Background—Patients over the age of 75 years comprise an increasing proportion of accident and emergency (A&E) department attendances. Within this group there is a high incidence of comorbidity, which mandates effective discharge coordination from the A&E department.
Objectives—The aims of this study were to assess the needs of these patients the day after discharge, target patients for appropriate interventions and identify critical incidents.
Setting—The study was undertaken in a district general hospital A&E department that has 62 000 new patient attendances per year.
Inclusion criteria—Patients aged 75 years or over who were discharged from the A&E department.
Exclusion criteria—Nursing home patients. Patients without a telephone.
Study design—Pre-discharge information was collected from the medical notes. A community liaison nurse (CLN) then contacted patients by telephone. A semi-structured questionnaire was used to assess patients. Patients were risk stratified and appropriate interventions made. Interventions initiated by the CLN were scored from 1 to 6 based on the level of input required.
Results—551 patients or their carers were contacted by telephone. Existing home support was felt to be insufficient in 44 (8%) cases and in need of immediate intervention in a further 45 (8%) cases. Sixty five (11%) Category 1 patients required no intervention, 223 (42%) Category 2 patients required advice only, 107 (19%) Category 3 patients were referred to their GP, 127 (23%) Category 4 patients required a domicillary visit by a GP or a nurse, 26 (5%) Category 5 patients were at risk requiring urgent home assessment and three Category 6 patients had to re-attend A&E. Advice was given by the CLN on a broad range of issues and a wide range of health care services was accessed. Five hundred and fifty nine referrals were made by the CLN after telephone assessment.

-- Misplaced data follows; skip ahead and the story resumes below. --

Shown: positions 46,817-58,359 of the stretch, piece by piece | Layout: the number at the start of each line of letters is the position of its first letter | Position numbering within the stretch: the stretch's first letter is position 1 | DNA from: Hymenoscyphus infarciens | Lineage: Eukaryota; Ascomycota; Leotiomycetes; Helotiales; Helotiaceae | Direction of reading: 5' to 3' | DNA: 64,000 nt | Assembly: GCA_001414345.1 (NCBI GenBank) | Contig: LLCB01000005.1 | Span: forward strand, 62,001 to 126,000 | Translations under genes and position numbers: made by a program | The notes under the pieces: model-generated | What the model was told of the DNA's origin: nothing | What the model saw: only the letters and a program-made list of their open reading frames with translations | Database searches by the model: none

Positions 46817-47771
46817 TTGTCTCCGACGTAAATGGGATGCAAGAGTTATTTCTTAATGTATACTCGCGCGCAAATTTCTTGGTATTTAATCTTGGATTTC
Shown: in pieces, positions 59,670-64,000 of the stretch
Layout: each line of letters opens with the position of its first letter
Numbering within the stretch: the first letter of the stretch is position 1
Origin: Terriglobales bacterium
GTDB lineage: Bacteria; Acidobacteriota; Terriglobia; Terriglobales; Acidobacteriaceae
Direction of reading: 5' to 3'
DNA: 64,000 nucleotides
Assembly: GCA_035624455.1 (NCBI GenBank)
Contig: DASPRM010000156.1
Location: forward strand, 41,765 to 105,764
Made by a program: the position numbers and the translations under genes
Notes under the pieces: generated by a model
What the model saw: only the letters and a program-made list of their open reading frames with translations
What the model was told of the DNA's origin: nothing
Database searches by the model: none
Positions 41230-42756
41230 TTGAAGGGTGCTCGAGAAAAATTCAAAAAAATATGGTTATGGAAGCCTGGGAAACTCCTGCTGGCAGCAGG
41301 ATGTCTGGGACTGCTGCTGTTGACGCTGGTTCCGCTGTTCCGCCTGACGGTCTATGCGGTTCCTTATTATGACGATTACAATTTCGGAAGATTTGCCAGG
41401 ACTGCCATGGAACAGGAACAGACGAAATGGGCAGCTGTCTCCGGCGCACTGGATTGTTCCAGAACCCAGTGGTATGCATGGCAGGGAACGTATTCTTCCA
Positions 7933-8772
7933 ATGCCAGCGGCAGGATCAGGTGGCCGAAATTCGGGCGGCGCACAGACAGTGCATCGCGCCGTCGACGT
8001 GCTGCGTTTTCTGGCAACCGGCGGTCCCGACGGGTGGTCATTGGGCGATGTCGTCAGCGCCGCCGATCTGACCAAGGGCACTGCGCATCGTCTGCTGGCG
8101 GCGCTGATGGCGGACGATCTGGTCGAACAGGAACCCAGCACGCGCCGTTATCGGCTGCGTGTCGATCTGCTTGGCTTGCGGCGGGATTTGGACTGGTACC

Conclusions—Telephone follow up of patients over 75 attending our A&E department identified a number of areas where care could be improved before and after discharge. This low cost, high quality intervention has the potential for decreasing inappropriate return visits to the department by a vulnerable group of patients as well as improving overall quality of care.